Mark Leibovich is one of the most astute political journalists in the nation. Until last December, he was the chief national correspondent for The New York Times Magazine. He is now a senior editor at The Atlantic.

This article, “The Most Pathetic Men in America,” explains in vivid prose why Kevin McCarthy and Lindsey Graham worship at the feet of Donald Trump. They know he’s a fraud and a liar. They know he lost the election. But they slobber over him and crave his approval. Neither man has a shred of dignity or integrity. They are, quite simply, the most pathetic men in America.

Here is an excerpt:

Bottom line, Trump is an extremely tedious dude to have had in our face for seven years and running. My former New York Times colleague David Brooks wrote it best: “We’ve got this perverse situation in which the vast analytic powers of the entire world are being spent trying to understand a guy whose thoughts are often just six fireflies beeping randomly in a jar.”

Better objects of our scrutiny—and far more compelling to me—are the slavishly devoted Republicans whom Trump drew to his side. It’s been said before, but can never be emphasized enough: Without the complicity of the Republican Party, Donald Trump would be just a glorified geriatric Fox-watching golfer. I’ve interviewed scores of these collaborators, trying to understand why they did what they did and how they could live with it. These were the McCarthys and the Grahams and all the other busy parasitic suck-ups who made the Trump era work for them, who humored and indulged him all the way down to the last, exhausted strains of American democracy.

The GOP’s shame, ongoing, is underscored by the handful of brave Republicans willing to speak the truth about Trump in public, before the January 6 committee and on the panel itself. The question now is whether they have any hope of wresting some admirable remnant of their party back from Trump’s abyss before he wins the Republican nomination for president in 2024 or, yes, winds up back in the White House….

Consider again the doormat duo—McCarthy and Graham. I’ve known both men for years, at least in the weird sense that political reporters and pols “know” each other. They are a classically Washington type: fun to be around, starstruck, and desperate to keep their jobs or get better ones—to maximize their place in the all-important mix. On various occasions I have asked them, in so many words, how they could sidle up to Trump like they have. The answer, basically, is that they did it because it was the savviest course; because it was best for them. If Trump had one well-developed intuition, it was his ability to sniff out weakness in people—and, I suppose, in major political parties. Nearly all elected Republicans in Washington needed Trump’s blessing, and voters, to remain there. People like McCarthy and Graham benefited a great deal from making it work with Trump, or “managing the relationship,” as they say.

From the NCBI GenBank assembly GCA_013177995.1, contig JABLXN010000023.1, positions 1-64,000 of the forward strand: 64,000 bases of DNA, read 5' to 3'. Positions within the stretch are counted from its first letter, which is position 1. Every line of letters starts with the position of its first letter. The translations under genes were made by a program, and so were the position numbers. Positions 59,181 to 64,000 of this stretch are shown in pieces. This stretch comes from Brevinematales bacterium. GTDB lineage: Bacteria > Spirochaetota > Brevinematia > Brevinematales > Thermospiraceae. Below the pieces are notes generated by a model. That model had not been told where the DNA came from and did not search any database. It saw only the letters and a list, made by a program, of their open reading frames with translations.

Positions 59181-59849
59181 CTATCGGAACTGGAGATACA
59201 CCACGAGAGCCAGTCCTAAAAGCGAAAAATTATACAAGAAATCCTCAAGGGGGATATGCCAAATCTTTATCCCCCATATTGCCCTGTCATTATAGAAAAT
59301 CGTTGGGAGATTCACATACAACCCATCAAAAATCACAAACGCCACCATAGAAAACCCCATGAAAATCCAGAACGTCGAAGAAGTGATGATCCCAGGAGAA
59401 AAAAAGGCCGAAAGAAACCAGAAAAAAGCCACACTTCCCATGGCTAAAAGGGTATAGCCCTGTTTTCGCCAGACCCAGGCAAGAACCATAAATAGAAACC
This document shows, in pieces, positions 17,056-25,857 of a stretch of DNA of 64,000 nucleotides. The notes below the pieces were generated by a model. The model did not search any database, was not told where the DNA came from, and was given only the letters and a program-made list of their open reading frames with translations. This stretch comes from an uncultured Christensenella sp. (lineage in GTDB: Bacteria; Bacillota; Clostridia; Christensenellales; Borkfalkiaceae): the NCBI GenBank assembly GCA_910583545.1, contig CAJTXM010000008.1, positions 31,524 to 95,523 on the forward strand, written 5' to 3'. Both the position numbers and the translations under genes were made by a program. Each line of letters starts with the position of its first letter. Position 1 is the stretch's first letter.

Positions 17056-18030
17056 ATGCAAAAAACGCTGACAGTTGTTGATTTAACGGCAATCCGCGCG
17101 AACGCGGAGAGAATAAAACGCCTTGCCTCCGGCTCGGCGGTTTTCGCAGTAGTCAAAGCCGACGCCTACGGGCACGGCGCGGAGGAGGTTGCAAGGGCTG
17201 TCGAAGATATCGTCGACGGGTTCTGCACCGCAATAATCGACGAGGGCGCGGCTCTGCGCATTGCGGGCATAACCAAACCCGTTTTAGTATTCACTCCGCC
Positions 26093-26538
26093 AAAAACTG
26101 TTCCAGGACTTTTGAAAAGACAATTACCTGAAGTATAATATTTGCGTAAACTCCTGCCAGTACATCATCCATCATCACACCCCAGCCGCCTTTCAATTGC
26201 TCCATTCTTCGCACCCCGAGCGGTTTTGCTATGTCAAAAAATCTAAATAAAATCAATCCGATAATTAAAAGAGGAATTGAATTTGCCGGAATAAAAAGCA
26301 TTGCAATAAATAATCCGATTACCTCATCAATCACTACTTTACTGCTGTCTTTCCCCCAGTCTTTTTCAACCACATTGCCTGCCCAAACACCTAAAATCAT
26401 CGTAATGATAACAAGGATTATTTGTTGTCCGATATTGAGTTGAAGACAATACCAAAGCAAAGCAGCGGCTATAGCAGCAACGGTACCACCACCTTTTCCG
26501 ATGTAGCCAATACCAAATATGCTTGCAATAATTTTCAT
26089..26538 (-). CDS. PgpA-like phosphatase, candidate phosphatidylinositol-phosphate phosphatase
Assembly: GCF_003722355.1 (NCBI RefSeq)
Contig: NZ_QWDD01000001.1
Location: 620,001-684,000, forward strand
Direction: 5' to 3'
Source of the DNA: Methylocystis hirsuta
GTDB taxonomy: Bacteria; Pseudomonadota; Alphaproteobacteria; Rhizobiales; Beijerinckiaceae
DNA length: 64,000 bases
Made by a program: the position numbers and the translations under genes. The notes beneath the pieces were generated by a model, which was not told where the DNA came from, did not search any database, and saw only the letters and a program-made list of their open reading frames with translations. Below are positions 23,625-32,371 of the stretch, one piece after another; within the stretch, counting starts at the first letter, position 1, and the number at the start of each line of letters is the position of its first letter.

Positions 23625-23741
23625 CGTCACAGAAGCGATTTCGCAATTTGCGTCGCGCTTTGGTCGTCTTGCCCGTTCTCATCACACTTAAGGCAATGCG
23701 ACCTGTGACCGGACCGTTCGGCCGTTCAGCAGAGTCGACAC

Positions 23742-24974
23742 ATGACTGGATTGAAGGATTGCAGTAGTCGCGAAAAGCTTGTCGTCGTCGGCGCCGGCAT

McCarthy knew that alienating Trump would blow up any chance he had of becoming speaker, which had become the singular objective of his “public service,” such as it was. He cultivated Trump from the start. The president came to refer to McCarthy as “my Kevin,” a term of ownership as much as affection. But “managing the relationship” was often a daily struggle, McCarthy conceded, when I interviewed him for The New York Times in his Bakersfield, California, district in April 2021. “He goes up and down with his anger,” McCarthy said of Trump. “He’s mad at everybody one day. He’s mad at me one day … This is the tightest tightrope anyone has to walk.”

Once, early in 2019, I asked Graham a version of the question that so many of his judgy old Washington friends had been asking him. How could he swing from being one of Trump’s most merciless critics in 2016 to such a sycophant thereafter? I didn’t use those exact words, but Graham got the idea. “Well, okay, from my point of view, if you know anything about me, it’d be odd not to do this,” he told me. “‘This,’” Graham specified, “is to try to be relevant.” Relevance: It casts one hell of a spell.

“I could get Trump on the phone faster than any staff person who worked for him could get him on the phone,” McCarthy bragged to me. There was always a breathless, racing quality to both men’s voices when they talked about the thrill ride of being one of Trump’s “guys.”

What would you do to stay relevant? That’s always been a definitional question for D.C.’s prime movers, especially the super-thirsty likes of McCarthy and Graham. If they’d never stooped this low before, maybe it’s just because no one ever asked them to.